What's going on?
Delta Air Lines – America’s second-largest carrier – slashed its annual profit target by 15% on Thursday due to rising fuel costs (tweet this). Uh oh, unexpected turbulence!
What does this mean?
Delta actually delivered strong sales in its last quarter – they grew by 10%. However, the recent oil price increase is causing fuel costs to take flight – they were $654 million higher than the same time last year.
Delta expects this trend to continue and hurt its 2018 profits by adding an extra $2 billion to its jet fuel costs (Delta’s 2017 fuel bill was about $7 billion). Strong revenue growth and efficiency exercises – like cutting down on less profitable routes – isn’t enough to stop the rising cost eating into profits.
Why should I care?
For markets: A few dark and stormy days for the airline sector.
Delta’s cut to its profit target follows the world’s biggest airline carrier, American Airlines, reporting weak results on Wednesday. It’s been hit by tougher competition (which drives fares down) and higher fuel costs, causing American Airlines’ shares to fall as much as 8%, and stocks in the US airline sector to drop by 3% on average. Rising fuel costs have been a cloud for all airlines, and they’re struggling to find clear air (price increases on fares typically take six to twelve months to make an impact).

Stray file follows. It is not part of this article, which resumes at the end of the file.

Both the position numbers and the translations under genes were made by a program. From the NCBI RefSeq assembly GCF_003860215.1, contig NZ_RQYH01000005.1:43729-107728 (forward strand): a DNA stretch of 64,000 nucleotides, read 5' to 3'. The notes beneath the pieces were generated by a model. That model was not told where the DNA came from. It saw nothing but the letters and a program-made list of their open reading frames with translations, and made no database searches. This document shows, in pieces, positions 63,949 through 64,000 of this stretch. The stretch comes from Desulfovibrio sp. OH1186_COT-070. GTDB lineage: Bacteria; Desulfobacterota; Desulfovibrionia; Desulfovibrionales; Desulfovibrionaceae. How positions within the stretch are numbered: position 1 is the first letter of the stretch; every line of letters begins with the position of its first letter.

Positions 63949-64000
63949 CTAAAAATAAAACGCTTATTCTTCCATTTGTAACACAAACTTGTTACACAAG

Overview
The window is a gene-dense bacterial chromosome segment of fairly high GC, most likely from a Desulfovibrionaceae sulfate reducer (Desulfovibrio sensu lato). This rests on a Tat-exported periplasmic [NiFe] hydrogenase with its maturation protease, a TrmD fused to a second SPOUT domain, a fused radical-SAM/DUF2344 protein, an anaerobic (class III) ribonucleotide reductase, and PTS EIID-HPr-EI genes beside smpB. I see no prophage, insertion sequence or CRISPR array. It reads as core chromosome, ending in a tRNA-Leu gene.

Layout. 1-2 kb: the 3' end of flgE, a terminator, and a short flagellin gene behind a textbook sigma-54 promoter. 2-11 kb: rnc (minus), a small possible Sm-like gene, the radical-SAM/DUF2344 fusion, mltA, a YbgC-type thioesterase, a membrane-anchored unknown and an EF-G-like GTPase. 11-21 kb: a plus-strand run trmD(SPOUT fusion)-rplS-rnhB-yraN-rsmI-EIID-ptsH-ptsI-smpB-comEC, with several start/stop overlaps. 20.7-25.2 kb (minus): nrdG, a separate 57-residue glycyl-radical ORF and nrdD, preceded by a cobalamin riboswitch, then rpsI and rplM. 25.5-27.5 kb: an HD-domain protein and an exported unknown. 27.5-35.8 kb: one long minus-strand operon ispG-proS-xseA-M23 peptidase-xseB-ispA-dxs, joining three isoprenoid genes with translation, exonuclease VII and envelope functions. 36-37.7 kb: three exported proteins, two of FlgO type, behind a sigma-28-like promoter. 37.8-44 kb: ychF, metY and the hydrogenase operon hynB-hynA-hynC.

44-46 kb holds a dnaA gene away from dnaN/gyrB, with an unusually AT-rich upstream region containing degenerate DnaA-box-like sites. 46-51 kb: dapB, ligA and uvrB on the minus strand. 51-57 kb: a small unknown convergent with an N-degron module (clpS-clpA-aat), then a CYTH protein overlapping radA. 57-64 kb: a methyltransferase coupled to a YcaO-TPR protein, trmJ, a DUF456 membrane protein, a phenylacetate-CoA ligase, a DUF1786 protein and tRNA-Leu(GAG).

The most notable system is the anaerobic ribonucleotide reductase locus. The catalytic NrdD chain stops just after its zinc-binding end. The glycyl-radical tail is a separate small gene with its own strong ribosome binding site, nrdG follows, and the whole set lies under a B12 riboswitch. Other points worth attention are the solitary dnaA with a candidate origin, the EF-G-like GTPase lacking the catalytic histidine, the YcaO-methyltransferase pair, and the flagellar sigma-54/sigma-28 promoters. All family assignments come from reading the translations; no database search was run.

The bigger picture: There’s good news flying around, too.
Norwegian Air went against the grain by turning a profit for the first time in its last quarter (albeit a ‘mere’ $37 million), thanks to rapidly increasing sales. Its sparkling performance has attracted a lot of potential suitors, with British Airways and Lufthansa all looking to buy the low-cost challenger. Its share price has gone sky high, rising 35% since the start of March.